|| November 25, 1905 || The Herring Situation (Part 1) || While American papers are using up their editorial space on the Herring situation, reasoning only from the standpoint of self-interest, giving the reading world the weighty arguments of the spoiled child, and their fishing bosses are looking down upon Nfld fishermen as a lot of hungry paupers, who must have American gold or be reduced to raw-boned poverty, and the Canadians are ruining the courtship of a little cheap trade, and the political agitators on the West Coast are trying to encite the people there against the BOND Government, for demanding of the Yankees, fair play and equal concessions, the fishermen of Scotland are quietly pursuing their avocation disposing of their herring at from twenty to fifty shillings a cran, green as they come from the net. The packers carefully cure the fish in decent packages, sending them off to Russia, Germany and other places where they sell readily, netting a handsome margin of profit after all expenses are paid. A cran measures about 36 gallons, just a little larger than our barrels for which our fishermen receive from eighty cents of one dollar and twenty-five cents when sold from the net. Of course the treaty situation repeats the old, old story of British sufferings, through the ambiguity of an ancient document, drafted by our forefathers. We are not responsible for the situation created thereby, but we have to endure, for the end is not yet, unless the Americans get cleansed from their improper and unreasonable selfishness.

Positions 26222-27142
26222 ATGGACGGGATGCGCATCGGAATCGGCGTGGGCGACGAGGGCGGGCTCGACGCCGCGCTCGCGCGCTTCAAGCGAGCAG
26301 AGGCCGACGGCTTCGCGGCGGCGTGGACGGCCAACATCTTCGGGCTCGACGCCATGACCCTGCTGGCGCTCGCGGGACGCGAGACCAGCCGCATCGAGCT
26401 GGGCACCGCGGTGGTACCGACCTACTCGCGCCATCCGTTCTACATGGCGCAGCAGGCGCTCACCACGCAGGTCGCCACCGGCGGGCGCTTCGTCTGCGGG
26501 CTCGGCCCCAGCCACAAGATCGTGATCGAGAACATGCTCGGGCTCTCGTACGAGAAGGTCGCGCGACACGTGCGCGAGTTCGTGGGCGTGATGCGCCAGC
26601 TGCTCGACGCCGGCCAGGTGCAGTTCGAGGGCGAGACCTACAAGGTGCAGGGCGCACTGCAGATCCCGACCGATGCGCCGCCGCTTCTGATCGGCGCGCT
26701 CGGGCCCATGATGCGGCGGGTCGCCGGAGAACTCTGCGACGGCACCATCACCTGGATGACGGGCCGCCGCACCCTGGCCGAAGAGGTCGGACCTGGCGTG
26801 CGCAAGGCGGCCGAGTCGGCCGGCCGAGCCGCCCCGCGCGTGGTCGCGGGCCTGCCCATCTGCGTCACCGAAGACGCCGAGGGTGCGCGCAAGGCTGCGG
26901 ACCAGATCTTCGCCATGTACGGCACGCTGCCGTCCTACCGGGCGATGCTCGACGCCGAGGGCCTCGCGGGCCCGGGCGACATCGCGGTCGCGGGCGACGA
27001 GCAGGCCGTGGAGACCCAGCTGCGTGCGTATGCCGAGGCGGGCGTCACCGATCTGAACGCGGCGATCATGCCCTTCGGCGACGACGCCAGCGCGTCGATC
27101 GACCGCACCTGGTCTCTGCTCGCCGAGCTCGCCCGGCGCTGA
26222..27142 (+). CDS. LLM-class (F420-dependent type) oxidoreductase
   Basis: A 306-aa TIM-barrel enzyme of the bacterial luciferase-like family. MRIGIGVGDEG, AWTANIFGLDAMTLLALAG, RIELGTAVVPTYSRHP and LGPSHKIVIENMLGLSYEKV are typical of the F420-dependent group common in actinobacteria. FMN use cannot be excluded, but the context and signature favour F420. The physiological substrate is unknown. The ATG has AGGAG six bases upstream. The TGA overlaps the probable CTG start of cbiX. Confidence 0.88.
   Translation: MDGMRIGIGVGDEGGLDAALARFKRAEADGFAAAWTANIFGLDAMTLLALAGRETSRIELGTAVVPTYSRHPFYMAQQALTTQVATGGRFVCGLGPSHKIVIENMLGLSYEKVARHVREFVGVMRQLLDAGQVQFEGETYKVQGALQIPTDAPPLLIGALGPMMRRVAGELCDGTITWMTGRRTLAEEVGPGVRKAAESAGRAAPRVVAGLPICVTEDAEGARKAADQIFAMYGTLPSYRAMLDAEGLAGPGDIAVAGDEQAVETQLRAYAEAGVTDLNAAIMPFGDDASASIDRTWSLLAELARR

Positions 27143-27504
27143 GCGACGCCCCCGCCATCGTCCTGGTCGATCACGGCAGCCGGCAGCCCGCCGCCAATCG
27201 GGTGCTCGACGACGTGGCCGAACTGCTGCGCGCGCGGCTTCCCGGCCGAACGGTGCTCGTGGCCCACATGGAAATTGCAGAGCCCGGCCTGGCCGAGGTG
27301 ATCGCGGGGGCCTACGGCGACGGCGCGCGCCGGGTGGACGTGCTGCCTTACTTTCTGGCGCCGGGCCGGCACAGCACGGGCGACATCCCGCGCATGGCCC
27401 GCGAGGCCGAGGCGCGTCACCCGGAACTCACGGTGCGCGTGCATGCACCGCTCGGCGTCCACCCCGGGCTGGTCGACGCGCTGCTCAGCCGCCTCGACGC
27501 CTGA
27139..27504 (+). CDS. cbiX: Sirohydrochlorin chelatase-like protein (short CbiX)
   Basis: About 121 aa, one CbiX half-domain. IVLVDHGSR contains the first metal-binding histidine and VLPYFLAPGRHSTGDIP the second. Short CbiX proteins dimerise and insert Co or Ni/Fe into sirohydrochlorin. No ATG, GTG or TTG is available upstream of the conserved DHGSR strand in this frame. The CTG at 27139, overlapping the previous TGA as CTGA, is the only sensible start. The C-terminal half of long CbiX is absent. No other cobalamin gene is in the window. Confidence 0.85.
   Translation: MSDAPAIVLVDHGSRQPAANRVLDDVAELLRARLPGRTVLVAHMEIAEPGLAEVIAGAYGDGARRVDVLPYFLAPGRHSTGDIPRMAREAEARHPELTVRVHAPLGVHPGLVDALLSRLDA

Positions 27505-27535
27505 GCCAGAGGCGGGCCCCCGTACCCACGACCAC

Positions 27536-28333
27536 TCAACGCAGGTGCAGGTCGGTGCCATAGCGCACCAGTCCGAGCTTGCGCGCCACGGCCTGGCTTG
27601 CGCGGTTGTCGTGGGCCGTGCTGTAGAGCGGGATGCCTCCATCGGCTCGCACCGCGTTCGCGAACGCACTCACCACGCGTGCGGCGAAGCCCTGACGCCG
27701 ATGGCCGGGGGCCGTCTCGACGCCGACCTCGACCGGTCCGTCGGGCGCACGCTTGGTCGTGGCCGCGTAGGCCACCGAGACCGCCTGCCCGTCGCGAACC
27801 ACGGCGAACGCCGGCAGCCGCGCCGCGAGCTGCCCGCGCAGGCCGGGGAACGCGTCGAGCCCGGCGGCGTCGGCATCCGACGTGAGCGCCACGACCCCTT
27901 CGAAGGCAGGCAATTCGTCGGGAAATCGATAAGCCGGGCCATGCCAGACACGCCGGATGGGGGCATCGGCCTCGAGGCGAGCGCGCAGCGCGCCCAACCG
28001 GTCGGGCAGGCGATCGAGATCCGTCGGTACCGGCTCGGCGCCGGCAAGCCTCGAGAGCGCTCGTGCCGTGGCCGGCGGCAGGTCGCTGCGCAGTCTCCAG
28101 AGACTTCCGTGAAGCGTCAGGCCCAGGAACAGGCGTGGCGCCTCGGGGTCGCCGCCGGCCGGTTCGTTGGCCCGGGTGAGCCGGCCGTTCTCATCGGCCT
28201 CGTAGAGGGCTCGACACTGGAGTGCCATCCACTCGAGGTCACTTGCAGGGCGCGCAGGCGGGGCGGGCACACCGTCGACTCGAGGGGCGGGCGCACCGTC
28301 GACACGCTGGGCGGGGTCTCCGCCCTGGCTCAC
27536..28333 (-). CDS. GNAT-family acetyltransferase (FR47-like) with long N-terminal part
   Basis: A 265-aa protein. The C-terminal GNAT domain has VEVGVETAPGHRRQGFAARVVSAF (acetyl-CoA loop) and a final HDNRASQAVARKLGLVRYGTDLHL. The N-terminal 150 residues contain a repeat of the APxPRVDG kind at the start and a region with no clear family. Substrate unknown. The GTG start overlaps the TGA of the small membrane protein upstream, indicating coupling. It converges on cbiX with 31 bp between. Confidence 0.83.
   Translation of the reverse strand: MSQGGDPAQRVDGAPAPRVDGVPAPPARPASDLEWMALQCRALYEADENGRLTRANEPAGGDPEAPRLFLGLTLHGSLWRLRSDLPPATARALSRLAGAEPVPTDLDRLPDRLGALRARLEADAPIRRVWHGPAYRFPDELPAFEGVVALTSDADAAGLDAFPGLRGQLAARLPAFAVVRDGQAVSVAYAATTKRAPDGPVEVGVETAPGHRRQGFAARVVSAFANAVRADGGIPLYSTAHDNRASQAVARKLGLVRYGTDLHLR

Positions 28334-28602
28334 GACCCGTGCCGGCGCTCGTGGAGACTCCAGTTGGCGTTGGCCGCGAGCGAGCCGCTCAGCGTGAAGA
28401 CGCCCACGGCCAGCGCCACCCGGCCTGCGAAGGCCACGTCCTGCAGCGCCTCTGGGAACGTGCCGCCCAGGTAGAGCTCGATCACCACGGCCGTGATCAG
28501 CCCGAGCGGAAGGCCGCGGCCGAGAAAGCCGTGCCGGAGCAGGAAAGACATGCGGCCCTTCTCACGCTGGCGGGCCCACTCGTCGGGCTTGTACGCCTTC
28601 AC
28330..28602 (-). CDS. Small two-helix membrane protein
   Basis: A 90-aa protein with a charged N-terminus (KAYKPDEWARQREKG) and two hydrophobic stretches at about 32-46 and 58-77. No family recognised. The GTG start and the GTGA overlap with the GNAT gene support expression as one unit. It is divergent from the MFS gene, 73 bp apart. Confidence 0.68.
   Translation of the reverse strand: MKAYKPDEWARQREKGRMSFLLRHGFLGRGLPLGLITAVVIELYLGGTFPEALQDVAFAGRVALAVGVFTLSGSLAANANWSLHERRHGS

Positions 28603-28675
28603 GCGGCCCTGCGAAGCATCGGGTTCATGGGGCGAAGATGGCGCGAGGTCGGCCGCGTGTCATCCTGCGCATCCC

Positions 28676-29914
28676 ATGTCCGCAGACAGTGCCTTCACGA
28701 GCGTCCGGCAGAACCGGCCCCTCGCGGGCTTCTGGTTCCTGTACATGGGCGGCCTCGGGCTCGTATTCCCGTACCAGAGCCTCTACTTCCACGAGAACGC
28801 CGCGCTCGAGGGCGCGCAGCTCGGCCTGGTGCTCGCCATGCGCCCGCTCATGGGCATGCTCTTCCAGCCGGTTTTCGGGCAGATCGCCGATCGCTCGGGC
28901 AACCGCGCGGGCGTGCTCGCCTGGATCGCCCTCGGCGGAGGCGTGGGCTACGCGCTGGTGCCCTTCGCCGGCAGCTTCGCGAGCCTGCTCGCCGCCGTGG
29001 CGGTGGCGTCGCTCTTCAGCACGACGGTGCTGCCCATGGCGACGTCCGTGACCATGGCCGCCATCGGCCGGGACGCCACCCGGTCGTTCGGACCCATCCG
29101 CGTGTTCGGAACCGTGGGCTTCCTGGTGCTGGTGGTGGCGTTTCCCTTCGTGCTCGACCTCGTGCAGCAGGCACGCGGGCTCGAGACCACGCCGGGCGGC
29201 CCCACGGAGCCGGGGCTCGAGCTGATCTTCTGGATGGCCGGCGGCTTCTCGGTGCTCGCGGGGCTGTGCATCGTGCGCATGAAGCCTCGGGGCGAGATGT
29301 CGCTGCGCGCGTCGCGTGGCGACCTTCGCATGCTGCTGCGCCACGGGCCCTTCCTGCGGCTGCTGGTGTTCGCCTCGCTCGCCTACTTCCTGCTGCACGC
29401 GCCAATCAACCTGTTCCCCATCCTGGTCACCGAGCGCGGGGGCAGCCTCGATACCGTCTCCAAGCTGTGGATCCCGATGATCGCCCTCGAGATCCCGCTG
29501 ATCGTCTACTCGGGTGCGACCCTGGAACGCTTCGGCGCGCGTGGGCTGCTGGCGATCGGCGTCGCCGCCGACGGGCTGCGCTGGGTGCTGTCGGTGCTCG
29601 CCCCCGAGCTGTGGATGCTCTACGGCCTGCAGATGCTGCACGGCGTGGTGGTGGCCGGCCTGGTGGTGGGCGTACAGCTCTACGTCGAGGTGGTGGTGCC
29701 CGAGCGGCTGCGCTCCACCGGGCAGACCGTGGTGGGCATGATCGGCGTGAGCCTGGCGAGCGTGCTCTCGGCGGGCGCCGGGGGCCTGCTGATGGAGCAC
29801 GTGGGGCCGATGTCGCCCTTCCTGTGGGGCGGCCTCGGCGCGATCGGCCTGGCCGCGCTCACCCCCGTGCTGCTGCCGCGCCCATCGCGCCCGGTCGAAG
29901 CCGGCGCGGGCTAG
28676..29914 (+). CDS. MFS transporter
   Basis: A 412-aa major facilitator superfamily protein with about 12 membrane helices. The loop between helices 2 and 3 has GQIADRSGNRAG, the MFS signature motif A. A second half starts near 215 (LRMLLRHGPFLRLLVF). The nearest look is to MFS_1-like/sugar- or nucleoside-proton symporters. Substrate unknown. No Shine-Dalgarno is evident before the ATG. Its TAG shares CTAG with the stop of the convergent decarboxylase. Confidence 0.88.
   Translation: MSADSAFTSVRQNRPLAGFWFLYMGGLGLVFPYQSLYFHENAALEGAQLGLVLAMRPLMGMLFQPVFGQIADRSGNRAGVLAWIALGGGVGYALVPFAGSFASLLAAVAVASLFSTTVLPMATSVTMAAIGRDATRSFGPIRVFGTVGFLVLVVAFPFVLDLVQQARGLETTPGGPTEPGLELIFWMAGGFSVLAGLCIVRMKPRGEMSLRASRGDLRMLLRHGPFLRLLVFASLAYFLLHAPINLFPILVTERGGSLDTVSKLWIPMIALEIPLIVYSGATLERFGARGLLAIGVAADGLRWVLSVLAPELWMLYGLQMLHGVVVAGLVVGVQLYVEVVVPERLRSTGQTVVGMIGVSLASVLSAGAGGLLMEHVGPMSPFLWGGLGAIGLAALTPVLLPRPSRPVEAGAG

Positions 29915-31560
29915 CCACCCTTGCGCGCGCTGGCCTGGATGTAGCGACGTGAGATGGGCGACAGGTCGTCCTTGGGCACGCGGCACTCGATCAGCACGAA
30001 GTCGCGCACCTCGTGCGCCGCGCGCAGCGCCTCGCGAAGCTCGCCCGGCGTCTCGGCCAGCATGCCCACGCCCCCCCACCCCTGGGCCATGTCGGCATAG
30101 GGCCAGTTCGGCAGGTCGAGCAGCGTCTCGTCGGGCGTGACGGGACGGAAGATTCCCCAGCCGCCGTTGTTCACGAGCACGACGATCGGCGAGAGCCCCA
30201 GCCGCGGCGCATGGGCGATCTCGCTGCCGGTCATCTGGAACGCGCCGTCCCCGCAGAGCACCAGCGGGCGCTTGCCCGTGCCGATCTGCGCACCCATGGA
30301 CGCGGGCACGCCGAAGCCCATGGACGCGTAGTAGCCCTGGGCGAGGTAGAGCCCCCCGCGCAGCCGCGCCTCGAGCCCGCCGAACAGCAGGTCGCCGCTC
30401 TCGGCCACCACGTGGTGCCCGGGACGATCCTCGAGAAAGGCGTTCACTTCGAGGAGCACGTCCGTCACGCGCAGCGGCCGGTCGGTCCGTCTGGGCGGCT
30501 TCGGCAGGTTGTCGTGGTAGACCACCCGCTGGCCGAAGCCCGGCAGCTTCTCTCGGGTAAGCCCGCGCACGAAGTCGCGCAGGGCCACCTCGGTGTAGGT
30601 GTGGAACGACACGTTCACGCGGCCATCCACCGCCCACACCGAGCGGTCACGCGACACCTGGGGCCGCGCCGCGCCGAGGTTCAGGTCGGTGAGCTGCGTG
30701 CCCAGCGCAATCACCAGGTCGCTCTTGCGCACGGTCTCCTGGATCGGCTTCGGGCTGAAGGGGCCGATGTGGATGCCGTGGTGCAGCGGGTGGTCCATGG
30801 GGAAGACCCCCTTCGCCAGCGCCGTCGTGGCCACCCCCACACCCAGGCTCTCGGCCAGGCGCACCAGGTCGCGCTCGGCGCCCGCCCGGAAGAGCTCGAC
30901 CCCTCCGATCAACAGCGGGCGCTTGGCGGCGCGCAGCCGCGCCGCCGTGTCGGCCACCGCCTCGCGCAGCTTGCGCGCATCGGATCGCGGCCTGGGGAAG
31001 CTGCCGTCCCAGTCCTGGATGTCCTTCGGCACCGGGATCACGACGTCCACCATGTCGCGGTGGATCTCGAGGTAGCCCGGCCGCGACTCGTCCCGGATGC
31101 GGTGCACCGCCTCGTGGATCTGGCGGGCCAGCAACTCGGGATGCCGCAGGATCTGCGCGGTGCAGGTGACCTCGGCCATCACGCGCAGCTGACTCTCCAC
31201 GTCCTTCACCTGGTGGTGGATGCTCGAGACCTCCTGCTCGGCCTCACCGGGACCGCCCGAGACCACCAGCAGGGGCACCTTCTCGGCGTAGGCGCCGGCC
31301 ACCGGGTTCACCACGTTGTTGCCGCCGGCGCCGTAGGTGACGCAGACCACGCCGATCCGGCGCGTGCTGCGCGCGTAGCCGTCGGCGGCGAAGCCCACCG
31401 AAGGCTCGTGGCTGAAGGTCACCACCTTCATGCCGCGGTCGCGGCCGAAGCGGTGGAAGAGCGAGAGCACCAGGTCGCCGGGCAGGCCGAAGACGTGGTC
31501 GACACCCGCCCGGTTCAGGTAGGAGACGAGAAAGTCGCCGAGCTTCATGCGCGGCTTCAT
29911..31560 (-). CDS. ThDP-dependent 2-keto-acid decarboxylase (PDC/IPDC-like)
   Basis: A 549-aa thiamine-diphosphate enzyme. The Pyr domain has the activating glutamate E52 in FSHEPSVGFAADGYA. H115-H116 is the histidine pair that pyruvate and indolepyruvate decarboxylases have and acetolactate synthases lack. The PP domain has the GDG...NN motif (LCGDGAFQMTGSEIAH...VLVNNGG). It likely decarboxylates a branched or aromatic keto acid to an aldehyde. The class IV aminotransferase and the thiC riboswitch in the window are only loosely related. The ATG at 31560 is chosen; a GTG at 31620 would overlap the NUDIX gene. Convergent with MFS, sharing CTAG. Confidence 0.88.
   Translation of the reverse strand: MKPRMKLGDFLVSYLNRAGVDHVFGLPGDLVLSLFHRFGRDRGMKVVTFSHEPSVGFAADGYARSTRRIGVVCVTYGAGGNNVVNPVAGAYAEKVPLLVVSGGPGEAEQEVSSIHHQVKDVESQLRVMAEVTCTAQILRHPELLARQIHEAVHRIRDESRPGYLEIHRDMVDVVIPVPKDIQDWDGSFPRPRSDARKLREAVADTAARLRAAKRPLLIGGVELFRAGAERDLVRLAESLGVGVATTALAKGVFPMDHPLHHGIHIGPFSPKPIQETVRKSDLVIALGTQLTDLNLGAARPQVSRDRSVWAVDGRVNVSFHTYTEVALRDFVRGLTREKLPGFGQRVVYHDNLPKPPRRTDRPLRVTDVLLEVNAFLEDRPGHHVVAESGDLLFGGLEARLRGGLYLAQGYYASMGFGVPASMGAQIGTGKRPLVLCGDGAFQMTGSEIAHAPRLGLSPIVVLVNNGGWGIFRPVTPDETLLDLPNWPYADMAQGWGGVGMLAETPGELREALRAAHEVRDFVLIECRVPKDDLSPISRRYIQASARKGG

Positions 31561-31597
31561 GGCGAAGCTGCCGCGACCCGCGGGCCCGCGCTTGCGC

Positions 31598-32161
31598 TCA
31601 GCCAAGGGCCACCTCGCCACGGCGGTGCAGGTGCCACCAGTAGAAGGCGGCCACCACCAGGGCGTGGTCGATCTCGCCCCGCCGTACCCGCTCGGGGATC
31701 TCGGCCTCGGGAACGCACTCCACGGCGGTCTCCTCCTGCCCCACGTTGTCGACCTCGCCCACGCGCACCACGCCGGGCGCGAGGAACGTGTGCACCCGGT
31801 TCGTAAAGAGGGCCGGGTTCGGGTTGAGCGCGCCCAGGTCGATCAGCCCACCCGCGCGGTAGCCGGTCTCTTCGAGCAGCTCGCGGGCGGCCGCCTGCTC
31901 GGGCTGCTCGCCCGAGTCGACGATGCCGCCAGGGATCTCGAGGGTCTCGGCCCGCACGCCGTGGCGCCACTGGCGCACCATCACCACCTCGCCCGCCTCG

|| November 25, 1905 || The Herring Situation (Part 2) || They swear that the only correct interpretation of the treaty is that which gives them all the advantages and concessions. Our Government, with equal firmness, hold a different view, and although the Americans know full well that the treaty of 1818 is capable of being understood in the sense in which we regard it, yet they will not yield a point, but on the contrary, attempt a crusade of evasion, and at the present moment there is a protest from the Nfld. Government, before the Imperial authorities, against violations by the American fishing bosses. Well, weak and poor as we may be regarded, we are not going to be bullied into submission by the offsprings of Uncle Sam. Tho' we may not be able to put on all the pressure we would, we shall tighten the screw to its last possible thread. But why waste time arguing with the Americans or condescend to accept the miserable price they, or the Canadians, are offering for our herring, when there are millions of dollars more in the industry if enterprised upon the lines of the Scotch prosecution and cure. Newfoundland is as well able to land herring in Russia and Germany as Scotland is, and even after deducting the extra freight charges, covering the greater distance, there could be a large profit even if our fishermen were paid three times the amount per barrel they now get for herring sold from the net.